The Legacy of the Huichol Culture

Mexico is rich with indigenous cultures—over 60, in fact. Among them are the Huichol, which live in Nayarit, Jalisco, Zacatecas and Durango, the latter two with minority populations.

The Huichol are also known as the Wixaritari, they are characterized by their colorful and beautifully designed costumes, all of which have a religious significance. The beaded collars on the women’s clothing are remarkable, while the men sport palm-frond hats adorned with beads or carry yarn bags—their number and color are a symbol of the socioeconomic status of their owner.

Their religious beliefs can be summed up as follows: “Both maize and deer represent vital sustenance, while the peyote is the center of their religion, their means of transcending the earthly plane and the physical manifestation of the most sacred.” (CDI. COMISIÓN NACIONAL PARA EL DESARROLLO DE LOS PUEBLOS INDÍGENAS)

This indigenous community has contributed much to Mexico through its art, gastronomy and traditions. Their art is, in fact, the standout, a means of expression that represents or reflects their religious beliefs through intricately created objects, collars, clothing, and temples as well as their music and chanting. Among the many elements they utilize are beads and yarn. Visitors to the area can enjoy the opportunity to discover this and much more from this fascinating group as they explore Vallarta-Nayarit, as many Huichol live within the community and are part of the experience offered by the destination through their diverse arts and crafts.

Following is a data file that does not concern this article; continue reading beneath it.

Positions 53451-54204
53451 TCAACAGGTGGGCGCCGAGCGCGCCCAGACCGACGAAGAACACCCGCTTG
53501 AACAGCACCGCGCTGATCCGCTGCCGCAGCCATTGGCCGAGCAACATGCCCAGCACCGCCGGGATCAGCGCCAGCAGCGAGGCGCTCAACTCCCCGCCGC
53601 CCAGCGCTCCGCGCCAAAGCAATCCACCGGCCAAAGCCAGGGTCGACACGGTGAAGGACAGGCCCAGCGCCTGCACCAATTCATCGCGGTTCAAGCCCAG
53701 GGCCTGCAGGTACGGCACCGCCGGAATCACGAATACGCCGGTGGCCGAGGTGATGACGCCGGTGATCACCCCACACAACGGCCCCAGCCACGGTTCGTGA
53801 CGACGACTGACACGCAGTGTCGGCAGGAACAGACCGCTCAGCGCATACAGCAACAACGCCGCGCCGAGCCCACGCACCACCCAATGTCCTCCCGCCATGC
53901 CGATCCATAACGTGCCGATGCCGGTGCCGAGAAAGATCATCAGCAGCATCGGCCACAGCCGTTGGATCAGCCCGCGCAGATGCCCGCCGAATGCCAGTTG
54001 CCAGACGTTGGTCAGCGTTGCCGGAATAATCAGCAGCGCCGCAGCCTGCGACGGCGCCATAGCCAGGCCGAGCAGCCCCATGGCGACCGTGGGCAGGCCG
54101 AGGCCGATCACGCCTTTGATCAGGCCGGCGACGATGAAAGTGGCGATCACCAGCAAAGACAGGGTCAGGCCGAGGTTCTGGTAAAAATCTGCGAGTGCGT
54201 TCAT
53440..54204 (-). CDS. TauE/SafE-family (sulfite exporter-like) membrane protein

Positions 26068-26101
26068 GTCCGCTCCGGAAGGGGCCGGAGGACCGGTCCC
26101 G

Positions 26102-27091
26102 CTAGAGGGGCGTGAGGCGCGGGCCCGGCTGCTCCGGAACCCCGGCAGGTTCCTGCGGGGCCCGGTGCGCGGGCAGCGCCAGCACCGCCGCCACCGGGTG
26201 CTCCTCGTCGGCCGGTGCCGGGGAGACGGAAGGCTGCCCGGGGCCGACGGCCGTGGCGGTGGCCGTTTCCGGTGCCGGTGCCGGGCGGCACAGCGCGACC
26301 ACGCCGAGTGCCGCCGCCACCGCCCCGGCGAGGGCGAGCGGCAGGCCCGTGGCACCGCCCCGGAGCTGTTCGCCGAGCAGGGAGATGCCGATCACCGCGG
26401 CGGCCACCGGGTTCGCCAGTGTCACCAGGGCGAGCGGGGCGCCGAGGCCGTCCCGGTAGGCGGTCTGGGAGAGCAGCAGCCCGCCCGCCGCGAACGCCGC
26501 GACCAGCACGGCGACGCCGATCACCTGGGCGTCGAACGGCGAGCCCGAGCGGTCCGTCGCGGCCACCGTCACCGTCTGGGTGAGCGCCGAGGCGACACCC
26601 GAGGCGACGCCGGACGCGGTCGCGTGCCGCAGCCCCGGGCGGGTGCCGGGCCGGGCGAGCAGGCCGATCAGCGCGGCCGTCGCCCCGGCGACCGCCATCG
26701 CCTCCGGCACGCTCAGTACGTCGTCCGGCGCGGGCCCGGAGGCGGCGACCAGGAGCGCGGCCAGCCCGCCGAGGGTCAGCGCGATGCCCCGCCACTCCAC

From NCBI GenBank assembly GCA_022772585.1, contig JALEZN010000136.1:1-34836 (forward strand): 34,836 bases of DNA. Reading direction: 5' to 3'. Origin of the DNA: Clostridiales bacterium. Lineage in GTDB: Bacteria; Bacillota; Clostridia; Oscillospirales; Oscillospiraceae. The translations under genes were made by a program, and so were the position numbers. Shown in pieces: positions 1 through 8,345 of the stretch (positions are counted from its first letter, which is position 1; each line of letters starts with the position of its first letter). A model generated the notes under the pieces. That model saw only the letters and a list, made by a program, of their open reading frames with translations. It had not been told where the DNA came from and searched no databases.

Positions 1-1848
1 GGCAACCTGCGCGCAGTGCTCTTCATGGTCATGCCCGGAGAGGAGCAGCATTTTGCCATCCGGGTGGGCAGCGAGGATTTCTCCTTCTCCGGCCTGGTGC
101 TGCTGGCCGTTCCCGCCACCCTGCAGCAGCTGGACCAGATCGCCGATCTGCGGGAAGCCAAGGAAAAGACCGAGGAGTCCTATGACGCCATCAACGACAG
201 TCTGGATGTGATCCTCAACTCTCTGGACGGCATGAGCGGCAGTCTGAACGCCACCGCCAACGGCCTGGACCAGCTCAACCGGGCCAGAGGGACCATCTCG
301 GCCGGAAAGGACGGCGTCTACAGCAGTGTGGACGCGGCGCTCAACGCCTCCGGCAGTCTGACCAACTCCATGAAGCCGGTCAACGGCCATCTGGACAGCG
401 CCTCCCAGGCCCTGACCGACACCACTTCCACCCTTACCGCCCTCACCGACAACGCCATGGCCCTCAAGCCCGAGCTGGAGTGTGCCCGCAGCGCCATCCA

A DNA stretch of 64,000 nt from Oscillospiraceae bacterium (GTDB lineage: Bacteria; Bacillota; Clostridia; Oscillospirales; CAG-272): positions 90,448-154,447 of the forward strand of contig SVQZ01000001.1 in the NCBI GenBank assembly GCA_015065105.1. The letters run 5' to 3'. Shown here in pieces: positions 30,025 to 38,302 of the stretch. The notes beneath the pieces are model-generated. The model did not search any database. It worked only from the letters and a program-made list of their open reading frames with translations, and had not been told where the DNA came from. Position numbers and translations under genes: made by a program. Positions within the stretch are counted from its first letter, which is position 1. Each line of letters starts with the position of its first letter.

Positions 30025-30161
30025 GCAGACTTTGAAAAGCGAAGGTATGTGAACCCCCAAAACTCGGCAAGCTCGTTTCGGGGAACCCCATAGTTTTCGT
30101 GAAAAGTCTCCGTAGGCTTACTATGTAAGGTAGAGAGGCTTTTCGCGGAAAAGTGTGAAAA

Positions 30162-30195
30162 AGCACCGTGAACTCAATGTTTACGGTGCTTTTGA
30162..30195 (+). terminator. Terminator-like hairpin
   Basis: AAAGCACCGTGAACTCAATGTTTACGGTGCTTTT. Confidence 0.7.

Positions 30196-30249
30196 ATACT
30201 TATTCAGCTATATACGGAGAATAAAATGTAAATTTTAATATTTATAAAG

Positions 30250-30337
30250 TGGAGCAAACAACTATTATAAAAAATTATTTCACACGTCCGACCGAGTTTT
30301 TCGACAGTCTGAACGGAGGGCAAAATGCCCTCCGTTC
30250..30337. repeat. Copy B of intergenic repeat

Squash, maize, chile, potatoes, beans, coconut, fish and seafood dominate the Huichol gastronomy. Daily menus include tamales; thehuachales prepared with maize and dried coconut; the temachera, which is edible bark from a local tree generally cooked over an open fire and bathed in Huichol sauce; and, for dessert, polvorones, melcochas, chocolate enmarquetado and dulce de papa, all tasty treats for any sweet tooth.

To wash it all down, try delicious drinks such as the atole blanco, tree-bark tea, tequila, tepacha and agua de cebada and tejuino.

Be sure to include a visit to the Huichol as part of your trip to the area—they are warm and welcoming, with a great sense of humor.

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